This piece originally appeared at Pajamas Media
This past Wednesday morning at 8:15 AM in Hiroshima, Japan, it was partly cloudy and 78 degrees with light winds. Visibility was about 10 miles. A bell softly rang in the immaculately kept Peace Memorial Park, remembering the moment in 1945 when the atomic age was born. The anniversary is marked in a similar manner every year with tens of thousands of people from all over the world joining in the solemn ceremony.
The dwindling number of survivors come forward each year and tell their tales of horror about that day. It’s almost as if they are re-living something that happened just recently, so vivid and emotional are the memories. Most of the survivors (many refer to them as “victims”) were young children in 1945. Many lost their parents in the blast. They say they come to bear witness so that there will be no more Hiroshimas.
Exactly 63 years earlier, weather conditions were eerily similar when Colonel Paul Tibbets, commander of the 509th Composite Group and pilot of a plane he named after his mother—the Enola Gay—flew over Hiroshima’s Aioi Bridge and began to bank his aircraft.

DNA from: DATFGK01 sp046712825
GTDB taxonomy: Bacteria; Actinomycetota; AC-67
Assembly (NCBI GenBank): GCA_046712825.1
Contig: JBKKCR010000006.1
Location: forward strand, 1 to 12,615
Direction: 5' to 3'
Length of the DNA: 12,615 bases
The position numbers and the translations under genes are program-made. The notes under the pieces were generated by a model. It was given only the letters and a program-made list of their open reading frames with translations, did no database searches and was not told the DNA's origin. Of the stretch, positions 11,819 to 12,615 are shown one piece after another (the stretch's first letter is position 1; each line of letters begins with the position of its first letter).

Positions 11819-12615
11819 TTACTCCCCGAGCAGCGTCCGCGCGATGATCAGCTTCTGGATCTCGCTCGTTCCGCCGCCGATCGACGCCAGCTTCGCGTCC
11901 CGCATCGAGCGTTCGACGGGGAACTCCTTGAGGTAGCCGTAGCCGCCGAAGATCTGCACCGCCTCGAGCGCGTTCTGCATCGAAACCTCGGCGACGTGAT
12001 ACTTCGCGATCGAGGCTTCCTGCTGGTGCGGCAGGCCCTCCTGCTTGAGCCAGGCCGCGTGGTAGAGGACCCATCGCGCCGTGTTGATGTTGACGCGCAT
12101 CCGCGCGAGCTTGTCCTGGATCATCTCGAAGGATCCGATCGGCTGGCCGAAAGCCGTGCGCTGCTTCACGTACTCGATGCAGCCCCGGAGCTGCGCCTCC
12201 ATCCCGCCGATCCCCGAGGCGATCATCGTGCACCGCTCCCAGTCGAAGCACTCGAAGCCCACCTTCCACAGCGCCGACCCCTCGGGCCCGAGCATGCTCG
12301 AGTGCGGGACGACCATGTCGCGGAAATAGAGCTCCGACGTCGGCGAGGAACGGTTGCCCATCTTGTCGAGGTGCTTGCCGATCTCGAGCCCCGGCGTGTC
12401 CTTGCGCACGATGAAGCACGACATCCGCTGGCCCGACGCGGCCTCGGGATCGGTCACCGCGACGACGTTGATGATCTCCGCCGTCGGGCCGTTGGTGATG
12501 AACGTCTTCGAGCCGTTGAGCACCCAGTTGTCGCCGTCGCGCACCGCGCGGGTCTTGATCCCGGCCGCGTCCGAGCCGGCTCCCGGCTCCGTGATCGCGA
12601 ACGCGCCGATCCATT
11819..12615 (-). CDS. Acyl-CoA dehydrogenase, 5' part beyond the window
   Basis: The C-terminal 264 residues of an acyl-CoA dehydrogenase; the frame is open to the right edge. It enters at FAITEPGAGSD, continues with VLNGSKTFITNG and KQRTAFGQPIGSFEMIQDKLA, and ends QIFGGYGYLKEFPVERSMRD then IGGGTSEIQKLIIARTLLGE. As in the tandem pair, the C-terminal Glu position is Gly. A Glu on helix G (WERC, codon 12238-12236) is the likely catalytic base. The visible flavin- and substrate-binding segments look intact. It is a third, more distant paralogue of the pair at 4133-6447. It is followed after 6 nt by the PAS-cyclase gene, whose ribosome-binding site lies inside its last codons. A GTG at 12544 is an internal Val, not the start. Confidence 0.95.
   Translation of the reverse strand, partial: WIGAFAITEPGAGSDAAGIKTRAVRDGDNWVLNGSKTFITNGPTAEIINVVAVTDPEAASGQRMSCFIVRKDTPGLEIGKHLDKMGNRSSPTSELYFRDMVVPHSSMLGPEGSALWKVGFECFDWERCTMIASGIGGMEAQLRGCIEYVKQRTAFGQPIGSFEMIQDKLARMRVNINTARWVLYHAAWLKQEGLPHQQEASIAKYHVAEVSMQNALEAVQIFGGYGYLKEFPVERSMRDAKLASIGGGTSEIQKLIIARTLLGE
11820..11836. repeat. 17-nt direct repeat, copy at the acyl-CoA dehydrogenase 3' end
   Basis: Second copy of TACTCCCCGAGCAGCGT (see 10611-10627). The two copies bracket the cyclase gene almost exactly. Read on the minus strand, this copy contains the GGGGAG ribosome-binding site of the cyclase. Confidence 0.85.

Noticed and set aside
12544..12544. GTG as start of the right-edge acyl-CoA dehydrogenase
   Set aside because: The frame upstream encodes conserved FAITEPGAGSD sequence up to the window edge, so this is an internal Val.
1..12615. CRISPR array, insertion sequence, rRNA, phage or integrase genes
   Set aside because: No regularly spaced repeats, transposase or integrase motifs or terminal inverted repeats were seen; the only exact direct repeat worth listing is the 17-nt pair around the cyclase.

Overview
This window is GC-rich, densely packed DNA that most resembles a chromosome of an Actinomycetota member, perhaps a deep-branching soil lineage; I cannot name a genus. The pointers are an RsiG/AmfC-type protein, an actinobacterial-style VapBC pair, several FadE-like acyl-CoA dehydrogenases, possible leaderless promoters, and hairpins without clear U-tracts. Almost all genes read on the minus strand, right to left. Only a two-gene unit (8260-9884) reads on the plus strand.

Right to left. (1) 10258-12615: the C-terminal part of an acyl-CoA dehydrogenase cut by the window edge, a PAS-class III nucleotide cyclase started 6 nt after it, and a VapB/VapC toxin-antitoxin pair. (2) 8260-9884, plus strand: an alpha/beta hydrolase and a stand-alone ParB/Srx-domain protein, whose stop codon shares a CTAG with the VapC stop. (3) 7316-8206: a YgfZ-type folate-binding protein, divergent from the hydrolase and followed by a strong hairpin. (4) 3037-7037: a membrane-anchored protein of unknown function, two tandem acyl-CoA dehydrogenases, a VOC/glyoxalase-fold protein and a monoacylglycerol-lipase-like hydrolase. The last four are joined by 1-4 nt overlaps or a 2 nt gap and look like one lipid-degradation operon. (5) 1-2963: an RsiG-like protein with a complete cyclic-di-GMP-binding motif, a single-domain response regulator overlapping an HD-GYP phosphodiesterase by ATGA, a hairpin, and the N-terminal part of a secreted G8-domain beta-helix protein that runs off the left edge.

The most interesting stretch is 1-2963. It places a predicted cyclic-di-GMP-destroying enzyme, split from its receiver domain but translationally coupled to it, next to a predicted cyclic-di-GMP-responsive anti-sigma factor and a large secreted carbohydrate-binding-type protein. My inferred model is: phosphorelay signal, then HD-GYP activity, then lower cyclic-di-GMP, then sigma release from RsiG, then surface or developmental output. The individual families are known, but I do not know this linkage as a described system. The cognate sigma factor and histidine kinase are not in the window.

Just as Tibbets started his turn, the B-29 lurched violently as 10,000 pounds of American technical, industrial, and scientific ingenuity fell out of the bomb bay almost exactly on schedule (navigator Captain Theodore Van Kirk’s calculations of time over target was 15 seconds off). Little Boy, they called it, in an ironic juxtaposition to its massive bulk. It was a gun-type nuclear bomb—a crude, primitive, inefficient device by our standards. And for all the effort, money, time, and brainpower that went into designing it, Little Boy was simplicity incarnate.
A hollow bullet of highly enriched uranium 235 was placed at one end of a long tube with a larger mass of enriched uranium at the other end. The larger cylinder of nuclear material was barely “subcritical”—that is, needing just a bit more in order to start a chain reaction and cause an explosion.
When Little Boy hit 1900 feet above Hiroshima (it had drifted about 800 feet from the target), the uranium bullet fired down the barrel and impacted the cylinder perfectly. For two millionths of a second, the mass that used to be Little Boy became as hot as the sun. This heat so thoroughly eliminated humans directly below the blast, all that could be seen afterwards were shadow-like outlines of people on the concrete.
The blast—equivalent to about 13,000 tons of TNT —literally scoured out the center of the city and the resulting fires took care of most of the rest. About 70,000 people perished within hours of the blast with another 70,000 dying before the end of 1945.